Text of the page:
Changes in the Neighborhood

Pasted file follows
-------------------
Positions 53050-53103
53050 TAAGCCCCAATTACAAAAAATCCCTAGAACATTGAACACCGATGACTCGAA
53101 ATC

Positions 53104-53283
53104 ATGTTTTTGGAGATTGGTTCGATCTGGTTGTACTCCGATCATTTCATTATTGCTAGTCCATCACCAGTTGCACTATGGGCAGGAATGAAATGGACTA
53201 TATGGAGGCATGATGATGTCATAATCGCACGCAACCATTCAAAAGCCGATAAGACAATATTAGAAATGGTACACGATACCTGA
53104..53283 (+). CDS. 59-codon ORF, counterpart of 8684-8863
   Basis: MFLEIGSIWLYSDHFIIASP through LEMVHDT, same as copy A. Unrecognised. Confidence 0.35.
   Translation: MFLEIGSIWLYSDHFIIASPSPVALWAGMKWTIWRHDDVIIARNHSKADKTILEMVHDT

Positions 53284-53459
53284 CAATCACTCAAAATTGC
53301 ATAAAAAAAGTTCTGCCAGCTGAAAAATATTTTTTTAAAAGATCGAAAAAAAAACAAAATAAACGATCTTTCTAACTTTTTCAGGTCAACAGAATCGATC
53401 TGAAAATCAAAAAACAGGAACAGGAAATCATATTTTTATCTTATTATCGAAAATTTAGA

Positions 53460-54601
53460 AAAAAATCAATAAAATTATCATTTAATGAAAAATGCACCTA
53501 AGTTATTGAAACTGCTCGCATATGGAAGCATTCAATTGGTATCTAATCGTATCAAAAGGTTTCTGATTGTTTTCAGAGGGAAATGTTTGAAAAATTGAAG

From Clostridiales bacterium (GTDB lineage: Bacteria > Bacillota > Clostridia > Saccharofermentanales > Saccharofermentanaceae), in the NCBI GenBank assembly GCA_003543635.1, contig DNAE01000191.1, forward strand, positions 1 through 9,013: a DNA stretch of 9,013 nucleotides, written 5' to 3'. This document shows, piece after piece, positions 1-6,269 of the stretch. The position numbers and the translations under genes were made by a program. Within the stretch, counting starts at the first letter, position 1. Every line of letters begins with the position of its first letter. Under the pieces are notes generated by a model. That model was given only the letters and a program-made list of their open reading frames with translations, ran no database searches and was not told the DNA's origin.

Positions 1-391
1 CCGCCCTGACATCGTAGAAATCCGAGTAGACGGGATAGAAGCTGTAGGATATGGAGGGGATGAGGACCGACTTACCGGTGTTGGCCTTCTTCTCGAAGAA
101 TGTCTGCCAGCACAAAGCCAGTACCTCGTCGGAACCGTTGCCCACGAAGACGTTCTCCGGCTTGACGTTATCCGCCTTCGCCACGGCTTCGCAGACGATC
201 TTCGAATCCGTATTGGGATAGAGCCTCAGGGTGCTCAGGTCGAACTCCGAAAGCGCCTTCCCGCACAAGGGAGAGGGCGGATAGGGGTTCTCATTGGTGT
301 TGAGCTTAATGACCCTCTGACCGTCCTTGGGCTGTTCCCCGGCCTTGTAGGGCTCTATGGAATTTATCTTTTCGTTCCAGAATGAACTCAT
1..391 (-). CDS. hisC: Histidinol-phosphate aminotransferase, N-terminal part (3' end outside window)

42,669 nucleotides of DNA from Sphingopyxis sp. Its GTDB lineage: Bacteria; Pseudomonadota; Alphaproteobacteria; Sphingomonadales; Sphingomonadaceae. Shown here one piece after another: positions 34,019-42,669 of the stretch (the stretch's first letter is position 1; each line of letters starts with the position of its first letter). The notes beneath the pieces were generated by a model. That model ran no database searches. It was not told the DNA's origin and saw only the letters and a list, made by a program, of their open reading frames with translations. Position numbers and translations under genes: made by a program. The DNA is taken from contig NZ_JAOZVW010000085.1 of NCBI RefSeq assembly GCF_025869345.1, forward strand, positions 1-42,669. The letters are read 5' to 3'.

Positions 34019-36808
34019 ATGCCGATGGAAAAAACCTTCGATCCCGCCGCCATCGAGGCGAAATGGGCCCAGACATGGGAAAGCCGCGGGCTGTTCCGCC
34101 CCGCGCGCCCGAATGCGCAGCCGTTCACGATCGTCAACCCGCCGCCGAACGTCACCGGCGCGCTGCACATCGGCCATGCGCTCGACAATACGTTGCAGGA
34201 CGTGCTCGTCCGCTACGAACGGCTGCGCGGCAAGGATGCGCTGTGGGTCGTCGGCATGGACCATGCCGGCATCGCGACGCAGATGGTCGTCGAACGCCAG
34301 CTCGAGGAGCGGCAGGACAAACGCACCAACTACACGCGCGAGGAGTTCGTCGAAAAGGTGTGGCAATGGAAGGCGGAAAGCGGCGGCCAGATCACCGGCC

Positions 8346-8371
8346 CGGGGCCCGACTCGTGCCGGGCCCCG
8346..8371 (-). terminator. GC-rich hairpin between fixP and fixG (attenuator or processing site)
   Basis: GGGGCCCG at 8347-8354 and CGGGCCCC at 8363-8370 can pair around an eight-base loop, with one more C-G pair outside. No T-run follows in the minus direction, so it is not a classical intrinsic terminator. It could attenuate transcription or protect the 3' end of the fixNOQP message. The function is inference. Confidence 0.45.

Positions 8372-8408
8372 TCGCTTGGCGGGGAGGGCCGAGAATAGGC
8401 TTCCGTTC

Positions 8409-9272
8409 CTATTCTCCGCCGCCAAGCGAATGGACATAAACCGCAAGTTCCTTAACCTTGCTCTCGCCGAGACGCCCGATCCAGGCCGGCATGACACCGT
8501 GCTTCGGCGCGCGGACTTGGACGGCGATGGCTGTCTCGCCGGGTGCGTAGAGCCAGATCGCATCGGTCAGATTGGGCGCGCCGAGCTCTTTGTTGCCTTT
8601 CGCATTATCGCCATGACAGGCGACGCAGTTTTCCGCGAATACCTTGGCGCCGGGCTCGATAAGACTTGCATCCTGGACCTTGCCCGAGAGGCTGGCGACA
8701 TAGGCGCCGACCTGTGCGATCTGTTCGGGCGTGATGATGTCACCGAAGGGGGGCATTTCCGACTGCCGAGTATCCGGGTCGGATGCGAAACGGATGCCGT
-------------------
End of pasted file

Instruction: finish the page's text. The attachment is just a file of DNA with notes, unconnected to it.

I’ve travelled and lived in this city for varying periods over the past three decades, the longest stretch being 12 months on a Fulbright grant back in 1998-1999. That was a hard year for Russia, with the fall of the ruble and ensuing “krizis,” bombings in Moscow, renewal of war in Chechnya, and a rotation of 4 different prime ministers, culminating in the appointment of the previously obscure Putin. Without ever having set foot in Russia, my husband came with me and spent the whole year. Perhaps understandably, he’s never been back. A game of “you won’t believe what now stands where the old Soviet-style XYZ used to stand” has played out ever since. I go to St. Petersburg and report back on changes. A favorite, admittedly consumerist theme, has developed: grocery stores, cafés, and restaurants, all of which were in short supply in the 90s. Where the old bakery with the mean babushka used to be now stands a lovely Austrian cafe with incredible coffee and pastries. Where there used to be an old crumbly building on the corner of Nevsky and Ulitsa Vosstaniia (“Uprising Street”) now stands a beautiful Petersburg-style classical building that conceals an enormous shopping mail (including a Starbucks and various other Western chains) and an enormous Finnish fancy supermarket. Our group is faced with the challenge of too many cute restaurants and bistros to choose from. All of these new amenities cater to wealthy Russians and foreign tourists, leaving me wondering about average Russians and their choices. As Shelley noted, most people clearly are not buying $30 tights from Finnish department stores. I am including here a few photos to offer some juxtaposition of the expensive western stores & cafés versus the fruit & veggie market, and the “thing market” we encountered as we cute through a courtyard. There, the tights were $3. Business was booming.